When Suzana Hamimu Kaleju began working as a fish processor 30 years ago in the port of Kigoma, she used to lay the sprat, a type of herring, on the shores of Lake Tanganyika before selling her dried fish in local and regional markets.
They would get dusty or sandy so they would fetch lower prices. Sometimes goats would even eat them, but that was all she could do without drying racks or other tools. It was what she and the other local fish processors always did.
Kaleju, like her mother before her, grew up in the United Republic of Tanzania, right on this lake, which borders Burundi, the Democratic Republic of Congo and Zambia. It is the world’s second largest freshwater lake and accounts for 40 percent of Tanzania’s annual fish catch.
Small-scale fishers and fish processors, like Kaleju, account for a large share of the workforce in Tanzania’s sardine, sprat and perch fisheries, a sector that employs 27 000 fishers and 11 000 processors in total.
Although the men still do most of the fishing, it is the women who dry and process the fish for selling. Nearly 90 percent of the fish processors in Tanzania are women and many work as roadside vendors, restaurant owners, wholesalers and retailers.
While two-thirds of the catch is consumed locally, exports of Lake Tanganyika’s sprat, sardine and perch are worth almost USD 1 million a year.
However, poor fishing methods, climate change impacts and Illegal, Unreported and Unregulated (IUU) fishing have all contributed to declining yields in recent years. Furthermore, fish processors in the region lose much of their harvest due to poor refrigeration, inadequate handling or poor processing techniques.
Through its FISH4ACP programme, FAO is aiming to address these post-harvest challenges, as well as declining yields by implementing more sustainable value chains for sardines, sprat and perch, while contributing to the conservation of Lake Tanganyika’s natural resources.
An initiative of the Organization of African, Caribbean and Pacific States, FISH4ACP contributes to food and nutrition security and prosperity and job creation by safeguarding the economic, social and environmental sustainability of fisheries and aquaculture value chains.
FAO’s FISH4ACP is funded by the European Union and the German Federal Ministry for Economic Cooperation and Development, and, in Tanzania, the programme is implemented in partnership with the Tanzania Fisheries Research Institute.
Through the FISH4ACP programme, Kaleju and other participants have learned new methods for handling and processing fish, such as how to build and use drying racks and solar tent dryers, as well as how to better market their fish products. These new methods help reduce food losses and increase revenue for the fish processors.
“With the knowledge gained from trainings, I have managed to build drying racks, which improved my products, and now I am getting good quality products with better prices,” says Kaleju. With her increased income, she has been able to send her kids to school and invest in other areas of her life like building a house.
“Fishers and fish workers are gaining new business skills and learning ways to reduce post-harvest losses that have been a problem for many years,” says Hashim Muumin, FAO fisheries and aquaculture officer in Tanzania. But the initiative is not just about improving processing technology, he says it’s also about building the capacity and business skills of fish workers at Lake Tanganyika.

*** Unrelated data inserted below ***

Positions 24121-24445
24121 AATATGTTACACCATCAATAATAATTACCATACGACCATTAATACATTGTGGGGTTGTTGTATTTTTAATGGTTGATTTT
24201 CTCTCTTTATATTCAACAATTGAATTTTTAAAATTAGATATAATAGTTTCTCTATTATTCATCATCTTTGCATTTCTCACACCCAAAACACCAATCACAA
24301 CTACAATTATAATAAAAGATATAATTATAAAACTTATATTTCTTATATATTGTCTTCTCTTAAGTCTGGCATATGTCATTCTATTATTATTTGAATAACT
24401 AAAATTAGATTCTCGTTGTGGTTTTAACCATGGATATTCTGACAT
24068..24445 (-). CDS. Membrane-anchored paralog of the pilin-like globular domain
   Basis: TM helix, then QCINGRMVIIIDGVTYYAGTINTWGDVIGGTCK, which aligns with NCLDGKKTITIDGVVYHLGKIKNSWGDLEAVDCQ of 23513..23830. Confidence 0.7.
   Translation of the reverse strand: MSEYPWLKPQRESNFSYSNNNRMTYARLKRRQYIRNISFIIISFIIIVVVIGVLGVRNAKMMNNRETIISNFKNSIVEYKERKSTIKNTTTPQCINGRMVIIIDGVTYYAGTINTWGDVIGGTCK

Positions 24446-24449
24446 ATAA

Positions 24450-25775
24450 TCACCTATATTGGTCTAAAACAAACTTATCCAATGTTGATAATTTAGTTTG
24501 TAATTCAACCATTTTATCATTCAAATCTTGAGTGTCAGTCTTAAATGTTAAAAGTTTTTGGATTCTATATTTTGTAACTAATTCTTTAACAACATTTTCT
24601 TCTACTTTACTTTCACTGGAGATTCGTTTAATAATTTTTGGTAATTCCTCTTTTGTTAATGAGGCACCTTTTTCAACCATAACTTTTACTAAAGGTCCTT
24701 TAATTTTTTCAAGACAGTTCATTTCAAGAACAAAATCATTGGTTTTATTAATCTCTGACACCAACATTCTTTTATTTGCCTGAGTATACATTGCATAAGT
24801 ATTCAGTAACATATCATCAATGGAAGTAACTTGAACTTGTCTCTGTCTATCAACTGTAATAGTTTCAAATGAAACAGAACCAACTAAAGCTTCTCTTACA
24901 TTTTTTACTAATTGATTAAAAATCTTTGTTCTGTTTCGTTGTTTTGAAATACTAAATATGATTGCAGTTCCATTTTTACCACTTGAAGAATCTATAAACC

“We are also providing fish processors access to institutions for microfinance and loans to help them grow their businesses, as well as potential markets to help them unlock opportunities in the value chain,” concludes Muumin.
Tumaini Godfrey Luhingulanyi, a 60-year-old grandmother, is another fish processor from the lake region. In addition to the training received from the programme, she has also installed a modern kiln processor, which is more efficient for drying fish than traditional kilns and produces higher-quality fish products with a longer shelf life.
“I now employ 10 people who help me with everything from carrying fish from the landing site to drying and smoking the fish at the processing site to packaging, transporting and selling at the market,” she says.
“Through my business, I’ve been able to build my own home, buy land, start a poultry farm and even pay the tuition for my son who recently graduated with a diploma in clinical medicine.”
Women work together for change
Through FISH4ACP, women have learned that there is power in numbers. Over the years, female fish processors have suffered from poor access to capital and microfinance and complained of sexual harassment, workplace abuse and robberies.
They are now forming cooperatives and associations to advance their interests, gain greater access to finance and improve their trade and marketing. Kaleju joined the local chapter of the Tanzania Women Fish Workers’ Association, which was launched by FISH4ACP last year.
She and others have joined forces to build their businesses and expand trade, as well as learning from each other and raising awareness about their rights.
FISH4ACP has also analysed the entire value chain and has proposed further improvements in improving processing techniques, increasing participation by women, better coordinating access to urban markets and complying more fully with legislation to ensure the sustainable use of fishery resources.